The only way I can see lowcost longhaul working is if they target routes with heavy volumes of point to point traffic, e.g. VFR routes. From London places like JFK, MCO, ISB, DEL, YYZ etc. Paris to francophone destinations. The scandi markets are all far too small for daily flights to pretty much anywhere other than maybe Thailand in the winter months.

The thought of this entity flying to random small cities in the USA, that to be blunt no one outside of the USA has ever heard of, from Europe is laughable.
 
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scbriml
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Re: New Norwegian low-cost Norse Atlantic Airways announced

Sat Mar 27, 2021 12:36 pm

Seat0F wrote:
Those low prices were unsustainable though, as proven by the collapse of Norweigian LH.


It's proven? Do you think a global pandemic that stopped nearly everyone from flying long haul might have had an impact as well?
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NCAD95
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Re: New Norwegian low-cost Norse Atlantic Airways announced

Sat Mar 27, 2021 12:37 pm

Seat0F wrote:
Those low prices were unsustainable though, as proven by the collapse of Norweigian LH. The reality is the costs in LH travel are heavily towards the aircraft and fuel costs. Crew costs are less relevant to the total costs, and aircraft utilisation is no better than at the legacies. Thus the costs are broadly similar to the legacy carriers. The legacies also have cargo and (pre-covid) business class travellers who in effect subsidise the economy passengers. Plus legacy carries have wider reach through connecting networks and codeshares etc. That way they get the volume to offer routes with too small a P2P market.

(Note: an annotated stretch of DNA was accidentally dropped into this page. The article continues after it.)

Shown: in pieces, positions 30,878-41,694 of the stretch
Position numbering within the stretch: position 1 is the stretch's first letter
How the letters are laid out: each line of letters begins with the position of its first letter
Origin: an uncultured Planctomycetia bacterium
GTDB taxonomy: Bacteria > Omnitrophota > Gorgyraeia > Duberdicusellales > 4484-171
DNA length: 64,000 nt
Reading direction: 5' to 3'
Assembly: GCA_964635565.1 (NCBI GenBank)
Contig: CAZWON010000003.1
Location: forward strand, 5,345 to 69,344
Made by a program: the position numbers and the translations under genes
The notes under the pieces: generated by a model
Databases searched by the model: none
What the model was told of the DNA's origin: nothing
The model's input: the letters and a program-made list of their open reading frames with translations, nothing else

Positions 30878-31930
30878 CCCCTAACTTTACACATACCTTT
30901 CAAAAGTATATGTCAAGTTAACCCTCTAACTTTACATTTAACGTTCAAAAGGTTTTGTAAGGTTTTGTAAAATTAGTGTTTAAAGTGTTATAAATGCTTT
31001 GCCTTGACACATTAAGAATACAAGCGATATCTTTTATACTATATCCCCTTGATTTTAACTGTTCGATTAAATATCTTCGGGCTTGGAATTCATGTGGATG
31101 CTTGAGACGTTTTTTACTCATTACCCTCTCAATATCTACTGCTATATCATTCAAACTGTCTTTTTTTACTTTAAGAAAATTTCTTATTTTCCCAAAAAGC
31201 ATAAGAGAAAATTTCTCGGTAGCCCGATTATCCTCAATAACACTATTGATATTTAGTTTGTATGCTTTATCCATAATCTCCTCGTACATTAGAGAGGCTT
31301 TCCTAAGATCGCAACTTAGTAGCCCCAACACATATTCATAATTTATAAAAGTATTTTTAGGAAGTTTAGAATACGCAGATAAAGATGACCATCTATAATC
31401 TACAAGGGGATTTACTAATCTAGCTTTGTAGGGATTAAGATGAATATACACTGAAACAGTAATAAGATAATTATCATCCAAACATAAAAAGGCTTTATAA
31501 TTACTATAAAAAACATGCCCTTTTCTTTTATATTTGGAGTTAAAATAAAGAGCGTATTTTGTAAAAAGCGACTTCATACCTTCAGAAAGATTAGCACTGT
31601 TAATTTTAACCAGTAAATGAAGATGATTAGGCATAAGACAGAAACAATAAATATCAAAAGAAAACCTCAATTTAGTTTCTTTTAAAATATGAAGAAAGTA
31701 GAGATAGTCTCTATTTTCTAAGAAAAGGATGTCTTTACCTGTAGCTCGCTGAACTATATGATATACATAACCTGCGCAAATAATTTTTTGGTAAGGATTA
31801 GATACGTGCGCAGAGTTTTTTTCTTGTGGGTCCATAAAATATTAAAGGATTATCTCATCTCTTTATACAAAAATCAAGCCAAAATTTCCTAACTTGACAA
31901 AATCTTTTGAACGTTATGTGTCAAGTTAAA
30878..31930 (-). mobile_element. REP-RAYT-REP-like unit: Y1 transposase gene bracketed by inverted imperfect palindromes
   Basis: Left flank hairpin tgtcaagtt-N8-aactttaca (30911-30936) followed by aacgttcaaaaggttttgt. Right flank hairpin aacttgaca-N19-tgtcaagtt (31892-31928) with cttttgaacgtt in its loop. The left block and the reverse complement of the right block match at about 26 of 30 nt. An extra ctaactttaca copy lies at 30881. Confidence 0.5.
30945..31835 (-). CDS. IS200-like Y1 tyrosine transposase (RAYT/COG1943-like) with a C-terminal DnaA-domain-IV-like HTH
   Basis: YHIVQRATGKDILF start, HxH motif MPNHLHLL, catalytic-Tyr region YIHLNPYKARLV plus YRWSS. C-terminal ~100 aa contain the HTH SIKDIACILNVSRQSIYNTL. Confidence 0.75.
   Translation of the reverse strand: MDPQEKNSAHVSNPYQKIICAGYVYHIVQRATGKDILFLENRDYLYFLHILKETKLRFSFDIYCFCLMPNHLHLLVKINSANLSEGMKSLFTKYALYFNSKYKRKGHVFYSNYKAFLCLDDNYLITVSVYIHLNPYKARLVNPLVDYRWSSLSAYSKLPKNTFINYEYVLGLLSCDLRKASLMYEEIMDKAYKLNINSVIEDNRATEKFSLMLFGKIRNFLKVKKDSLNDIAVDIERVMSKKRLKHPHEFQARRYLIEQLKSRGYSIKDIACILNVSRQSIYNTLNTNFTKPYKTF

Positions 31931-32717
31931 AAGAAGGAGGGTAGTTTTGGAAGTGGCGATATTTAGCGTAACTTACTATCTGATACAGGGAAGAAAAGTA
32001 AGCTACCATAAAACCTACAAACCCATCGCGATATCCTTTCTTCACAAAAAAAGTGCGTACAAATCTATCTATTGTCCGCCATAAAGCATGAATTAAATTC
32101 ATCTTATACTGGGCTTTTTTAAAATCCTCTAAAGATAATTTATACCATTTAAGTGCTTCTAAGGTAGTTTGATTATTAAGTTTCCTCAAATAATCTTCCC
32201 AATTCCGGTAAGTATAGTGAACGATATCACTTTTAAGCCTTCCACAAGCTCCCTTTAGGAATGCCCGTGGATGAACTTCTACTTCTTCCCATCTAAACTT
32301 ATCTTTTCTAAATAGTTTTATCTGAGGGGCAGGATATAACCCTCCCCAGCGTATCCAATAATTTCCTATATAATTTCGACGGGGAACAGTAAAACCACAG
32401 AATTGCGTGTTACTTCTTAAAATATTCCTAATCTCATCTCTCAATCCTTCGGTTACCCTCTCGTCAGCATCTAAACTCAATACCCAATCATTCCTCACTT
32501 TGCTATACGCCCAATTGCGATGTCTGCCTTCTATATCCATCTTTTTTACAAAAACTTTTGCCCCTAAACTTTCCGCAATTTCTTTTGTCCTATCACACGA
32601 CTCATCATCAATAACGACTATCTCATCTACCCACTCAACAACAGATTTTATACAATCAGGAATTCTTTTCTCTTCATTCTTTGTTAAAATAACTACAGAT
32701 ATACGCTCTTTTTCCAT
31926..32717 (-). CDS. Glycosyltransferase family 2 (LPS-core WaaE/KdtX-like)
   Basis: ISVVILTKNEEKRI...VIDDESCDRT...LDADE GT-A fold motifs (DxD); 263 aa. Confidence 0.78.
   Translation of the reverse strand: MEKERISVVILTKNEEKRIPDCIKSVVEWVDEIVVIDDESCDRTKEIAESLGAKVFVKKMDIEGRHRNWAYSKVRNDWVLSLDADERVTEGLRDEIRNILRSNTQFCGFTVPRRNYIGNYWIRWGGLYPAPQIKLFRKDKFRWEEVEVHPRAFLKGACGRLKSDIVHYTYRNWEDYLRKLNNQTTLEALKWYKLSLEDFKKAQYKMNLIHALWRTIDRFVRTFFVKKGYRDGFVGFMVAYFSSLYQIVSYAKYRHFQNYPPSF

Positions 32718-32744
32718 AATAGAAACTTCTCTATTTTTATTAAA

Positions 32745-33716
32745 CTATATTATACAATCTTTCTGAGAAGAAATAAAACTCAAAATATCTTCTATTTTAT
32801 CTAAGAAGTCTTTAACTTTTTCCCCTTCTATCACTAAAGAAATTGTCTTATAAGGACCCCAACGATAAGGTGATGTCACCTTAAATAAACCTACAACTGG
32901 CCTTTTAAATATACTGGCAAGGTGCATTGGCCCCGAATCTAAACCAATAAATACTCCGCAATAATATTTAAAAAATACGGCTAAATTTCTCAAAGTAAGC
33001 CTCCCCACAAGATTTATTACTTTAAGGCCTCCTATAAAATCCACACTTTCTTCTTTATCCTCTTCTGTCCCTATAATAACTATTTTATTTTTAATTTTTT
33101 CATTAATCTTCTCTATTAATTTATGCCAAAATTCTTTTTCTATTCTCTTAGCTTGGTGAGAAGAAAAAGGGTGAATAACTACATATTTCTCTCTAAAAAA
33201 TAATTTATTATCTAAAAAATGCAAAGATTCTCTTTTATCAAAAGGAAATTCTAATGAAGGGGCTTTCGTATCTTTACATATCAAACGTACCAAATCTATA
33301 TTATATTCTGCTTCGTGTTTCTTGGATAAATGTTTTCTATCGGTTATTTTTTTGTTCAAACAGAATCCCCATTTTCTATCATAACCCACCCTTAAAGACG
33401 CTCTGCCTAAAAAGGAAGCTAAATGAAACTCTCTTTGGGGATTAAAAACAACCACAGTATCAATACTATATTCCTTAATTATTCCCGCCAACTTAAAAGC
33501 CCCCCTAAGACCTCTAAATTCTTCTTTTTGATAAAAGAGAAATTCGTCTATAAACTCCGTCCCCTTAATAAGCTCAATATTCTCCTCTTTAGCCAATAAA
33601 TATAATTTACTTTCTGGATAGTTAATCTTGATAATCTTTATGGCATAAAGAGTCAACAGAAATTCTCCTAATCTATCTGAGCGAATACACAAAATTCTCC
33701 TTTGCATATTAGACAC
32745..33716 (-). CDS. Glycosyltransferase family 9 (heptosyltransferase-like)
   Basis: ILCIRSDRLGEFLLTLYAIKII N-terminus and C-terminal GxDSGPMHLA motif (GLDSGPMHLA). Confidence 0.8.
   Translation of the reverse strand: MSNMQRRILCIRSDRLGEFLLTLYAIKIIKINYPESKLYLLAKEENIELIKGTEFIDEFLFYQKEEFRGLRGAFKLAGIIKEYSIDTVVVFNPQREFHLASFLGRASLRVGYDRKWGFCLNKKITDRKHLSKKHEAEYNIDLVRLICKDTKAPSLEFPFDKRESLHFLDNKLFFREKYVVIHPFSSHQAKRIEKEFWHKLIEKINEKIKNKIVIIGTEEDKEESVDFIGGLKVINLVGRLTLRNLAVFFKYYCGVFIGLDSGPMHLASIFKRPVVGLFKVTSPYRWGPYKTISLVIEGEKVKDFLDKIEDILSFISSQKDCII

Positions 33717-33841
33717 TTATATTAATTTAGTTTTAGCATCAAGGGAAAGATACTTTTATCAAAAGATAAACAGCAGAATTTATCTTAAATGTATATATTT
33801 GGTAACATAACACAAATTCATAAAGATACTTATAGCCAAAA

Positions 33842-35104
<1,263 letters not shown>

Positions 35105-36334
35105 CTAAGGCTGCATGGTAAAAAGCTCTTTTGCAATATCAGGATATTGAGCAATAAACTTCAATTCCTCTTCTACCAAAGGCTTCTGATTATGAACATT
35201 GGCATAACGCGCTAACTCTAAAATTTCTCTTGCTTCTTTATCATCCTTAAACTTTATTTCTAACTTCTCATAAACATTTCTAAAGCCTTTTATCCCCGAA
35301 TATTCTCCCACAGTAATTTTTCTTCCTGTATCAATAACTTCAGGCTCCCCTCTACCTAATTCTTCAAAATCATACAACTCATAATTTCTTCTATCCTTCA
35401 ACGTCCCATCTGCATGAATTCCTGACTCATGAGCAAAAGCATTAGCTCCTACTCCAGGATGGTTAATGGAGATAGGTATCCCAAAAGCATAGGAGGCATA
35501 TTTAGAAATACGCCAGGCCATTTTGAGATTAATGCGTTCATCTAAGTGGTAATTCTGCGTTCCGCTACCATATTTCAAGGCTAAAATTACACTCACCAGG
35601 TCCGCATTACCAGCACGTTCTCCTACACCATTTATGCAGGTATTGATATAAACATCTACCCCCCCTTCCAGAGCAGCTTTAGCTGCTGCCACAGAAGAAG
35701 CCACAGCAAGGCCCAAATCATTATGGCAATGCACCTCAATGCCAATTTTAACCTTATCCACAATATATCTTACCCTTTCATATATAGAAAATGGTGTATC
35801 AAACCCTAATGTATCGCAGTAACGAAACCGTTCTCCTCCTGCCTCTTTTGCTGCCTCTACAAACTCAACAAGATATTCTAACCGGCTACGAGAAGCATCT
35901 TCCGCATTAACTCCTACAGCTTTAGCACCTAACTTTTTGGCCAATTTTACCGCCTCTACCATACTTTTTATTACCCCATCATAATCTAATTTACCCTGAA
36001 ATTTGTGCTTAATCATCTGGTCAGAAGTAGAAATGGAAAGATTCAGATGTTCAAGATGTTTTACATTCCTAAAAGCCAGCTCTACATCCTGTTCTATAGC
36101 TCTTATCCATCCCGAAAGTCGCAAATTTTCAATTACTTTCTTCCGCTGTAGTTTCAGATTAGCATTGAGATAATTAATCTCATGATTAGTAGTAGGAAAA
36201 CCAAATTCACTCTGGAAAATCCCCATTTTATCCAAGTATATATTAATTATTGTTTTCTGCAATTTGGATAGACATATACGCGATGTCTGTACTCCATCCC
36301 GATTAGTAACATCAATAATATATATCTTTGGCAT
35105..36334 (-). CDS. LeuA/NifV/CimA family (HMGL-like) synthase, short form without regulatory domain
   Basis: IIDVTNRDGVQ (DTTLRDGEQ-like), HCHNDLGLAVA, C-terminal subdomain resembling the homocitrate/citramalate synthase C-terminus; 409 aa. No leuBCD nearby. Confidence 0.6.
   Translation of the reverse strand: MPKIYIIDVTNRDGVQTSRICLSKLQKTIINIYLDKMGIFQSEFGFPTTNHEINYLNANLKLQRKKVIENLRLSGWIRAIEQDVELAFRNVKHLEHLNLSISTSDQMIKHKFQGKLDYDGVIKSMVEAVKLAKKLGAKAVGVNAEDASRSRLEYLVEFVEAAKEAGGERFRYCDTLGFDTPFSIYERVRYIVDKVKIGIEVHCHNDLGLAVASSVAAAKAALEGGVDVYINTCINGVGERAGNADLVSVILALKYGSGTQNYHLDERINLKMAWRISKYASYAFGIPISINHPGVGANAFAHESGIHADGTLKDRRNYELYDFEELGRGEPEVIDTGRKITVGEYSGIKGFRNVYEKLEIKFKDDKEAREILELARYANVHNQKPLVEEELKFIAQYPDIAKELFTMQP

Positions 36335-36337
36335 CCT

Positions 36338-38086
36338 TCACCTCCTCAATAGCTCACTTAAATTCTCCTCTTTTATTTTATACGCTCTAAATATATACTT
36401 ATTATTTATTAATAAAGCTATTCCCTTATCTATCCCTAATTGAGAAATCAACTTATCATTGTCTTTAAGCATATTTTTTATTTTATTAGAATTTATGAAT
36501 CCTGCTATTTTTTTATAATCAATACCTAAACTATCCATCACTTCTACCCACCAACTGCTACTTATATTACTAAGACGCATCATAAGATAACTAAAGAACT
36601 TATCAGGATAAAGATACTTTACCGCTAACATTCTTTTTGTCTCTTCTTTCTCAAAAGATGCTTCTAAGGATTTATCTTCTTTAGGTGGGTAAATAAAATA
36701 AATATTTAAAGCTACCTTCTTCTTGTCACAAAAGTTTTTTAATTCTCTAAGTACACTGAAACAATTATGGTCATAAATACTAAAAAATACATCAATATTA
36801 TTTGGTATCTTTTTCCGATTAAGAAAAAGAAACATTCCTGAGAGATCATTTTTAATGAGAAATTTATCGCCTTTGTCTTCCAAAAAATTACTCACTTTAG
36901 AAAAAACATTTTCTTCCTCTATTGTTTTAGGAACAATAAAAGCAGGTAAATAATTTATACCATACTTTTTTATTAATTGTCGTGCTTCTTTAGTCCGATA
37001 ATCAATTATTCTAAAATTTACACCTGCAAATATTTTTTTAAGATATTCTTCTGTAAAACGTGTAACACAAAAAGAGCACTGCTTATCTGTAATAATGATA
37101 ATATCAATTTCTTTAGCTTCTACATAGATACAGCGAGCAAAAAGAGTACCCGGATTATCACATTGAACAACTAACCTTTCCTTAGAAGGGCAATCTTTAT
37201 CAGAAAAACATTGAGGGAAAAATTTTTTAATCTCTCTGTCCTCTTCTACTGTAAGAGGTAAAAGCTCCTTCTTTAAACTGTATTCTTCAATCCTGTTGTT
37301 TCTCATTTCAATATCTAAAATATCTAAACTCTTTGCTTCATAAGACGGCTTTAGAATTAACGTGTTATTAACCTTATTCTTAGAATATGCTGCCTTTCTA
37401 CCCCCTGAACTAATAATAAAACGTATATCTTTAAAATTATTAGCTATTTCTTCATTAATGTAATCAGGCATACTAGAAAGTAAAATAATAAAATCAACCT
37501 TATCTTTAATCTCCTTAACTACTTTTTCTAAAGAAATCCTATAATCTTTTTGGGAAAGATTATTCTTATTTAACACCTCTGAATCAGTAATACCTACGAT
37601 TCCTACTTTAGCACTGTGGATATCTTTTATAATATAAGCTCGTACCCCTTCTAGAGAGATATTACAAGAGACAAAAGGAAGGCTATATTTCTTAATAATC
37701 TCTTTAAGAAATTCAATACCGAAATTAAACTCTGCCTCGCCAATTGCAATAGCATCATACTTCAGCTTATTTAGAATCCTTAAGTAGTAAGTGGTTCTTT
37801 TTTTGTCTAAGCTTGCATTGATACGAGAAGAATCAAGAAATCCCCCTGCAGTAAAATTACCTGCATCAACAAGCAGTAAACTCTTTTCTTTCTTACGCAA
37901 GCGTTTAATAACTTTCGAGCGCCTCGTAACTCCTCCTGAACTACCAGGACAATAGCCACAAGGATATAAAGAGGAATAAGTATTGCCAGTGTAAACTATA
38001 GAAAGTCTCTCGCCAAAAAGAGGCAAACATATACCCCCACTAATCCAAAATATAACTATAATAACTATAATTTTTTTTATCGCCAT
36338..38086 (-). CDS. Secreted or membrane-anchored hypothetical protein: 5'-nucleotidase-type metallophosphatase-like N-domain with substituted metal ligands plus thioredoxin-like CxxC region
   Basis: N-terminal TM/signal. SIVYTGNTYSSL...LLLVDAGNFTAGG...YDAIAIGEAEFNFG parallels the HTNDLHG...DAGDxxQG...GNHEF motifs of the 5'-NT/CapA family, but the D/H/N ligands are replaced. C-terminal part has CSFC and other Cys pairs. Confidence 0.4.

The only way I can see lowcost longhaul working is if they target routes with heavy volumes of point to point traffic, e.g. VFR routes. From London places like JFK, MCO, ISB, DEL, YYZ etc. Paris to francophone destinations. The scandi markets are all far too small for daily flights to pretty much anywhere other than maybe Thailand in the winter months.

The thought of this entity flying to random small cities in the USA, that to be blunt no one outside of the USA has ever heard of, from Europe is laughable.


You can't say it doesn't work or is laughable until you try. The scenario you suggested has been tried over and over again with the same result. It's time for a new perspective.
 
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PatrickZ80
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Re: New Norwegian low-cost Norse Atlantic Airways announced

Sat Mar 27, 2021 1:32 pm

Seat0F wrote: